accuweather

This time, I worked with up and coming AccuWeather journalist Samantha-Rae Tuthill. She asked tough questions and dug deep for this piece. She was really great and I had a lot of fun. She also picked out some good zingers (I bet long-time readers will recognize my pessimism). Check it out if you can!

Whether they call it global warming, climate change or even global cooling, more and more Americans are taking a stand on one side or the other of this hotly debated issue.

According to a survey published last year by the Yale Project on Climate Change Communication and the George Mason University Center for Climate Change Communication, 66 percent of Americans believe that global warming is happening, with 42 percent concerned that it will harm people in the United States between now and the next 10 years. Forty-five percent of Americans believe the country will be harmed by global warming in the next 50 years, with only 16 percent saying that global warming will never harm the U.S.

The arguments on either side of the issue can be broken into three main categories. Those who do not believe in climate change, or at least in man-made climate change, are considered “climate skeptics.” Groups concerned about climate change are primarily split between two camps; those who want to prevent further change and those who want to adapt to changes that do occur.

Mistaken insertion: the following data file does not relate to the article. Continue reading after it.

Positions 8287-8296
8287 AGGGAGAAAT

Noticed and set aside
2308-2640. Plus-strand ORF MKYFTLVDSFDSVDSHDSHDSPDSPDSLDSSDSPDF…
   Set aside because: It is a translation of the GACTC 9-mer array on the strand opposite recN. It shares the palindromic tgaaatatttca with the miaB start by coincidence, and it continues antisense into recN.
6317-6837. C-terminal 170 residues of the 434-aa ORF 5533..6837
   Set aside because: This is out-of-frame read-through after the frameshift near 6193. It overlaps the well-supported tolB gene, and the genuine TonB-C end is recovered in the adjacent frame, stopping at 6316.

Dazzling Northern Lights Anticipated Saturday Night

A solar flare that occurred Thursday morning may create a spectacular display of northern lights Saturday evening. The map above shows the viewing conditions for North America, but the lights will also be visible in Europe, expanding south into Scandinavia, most of the British Isles and Russia, even into northern Germany and Poland.
The southern lights could reach as far north as Tasmania and the coast of Victoria, and should also expand over most of New Zealand’s South Island.

AccuWeather is promoting its superior forecast to demonstrate the edge its services provide but some feel it is unfairly throwing the Weather Service under the bus.

AccuWeather’s Smith points out he wrote a whole book praising the NWS (Warnings: The True Story of How Science Tamed the Weather), but that it is not above criticism. “I am the biggest fan of NWS around when they do their job well, but they should be expected to be held accountable when there are issues,” he said.

But placing too much emphasis on the performance of a single forecast can be misleading, according to David Titley, director of the Center for Solutions to Weather and Climate Risk at Penn State University.

“As someone who has done nearly 40 years of operational forecasting, it’s a little like the NFL: on any given day, there’s always one forecast that is best,” Titley said. “A much better way to assess forecast skill is to have impartial, 3rd party verification and transparency over time. The facts will then speak for themselves.”

Smith counters that, as a business, AccuWeather must point to examples in which its services provide added value.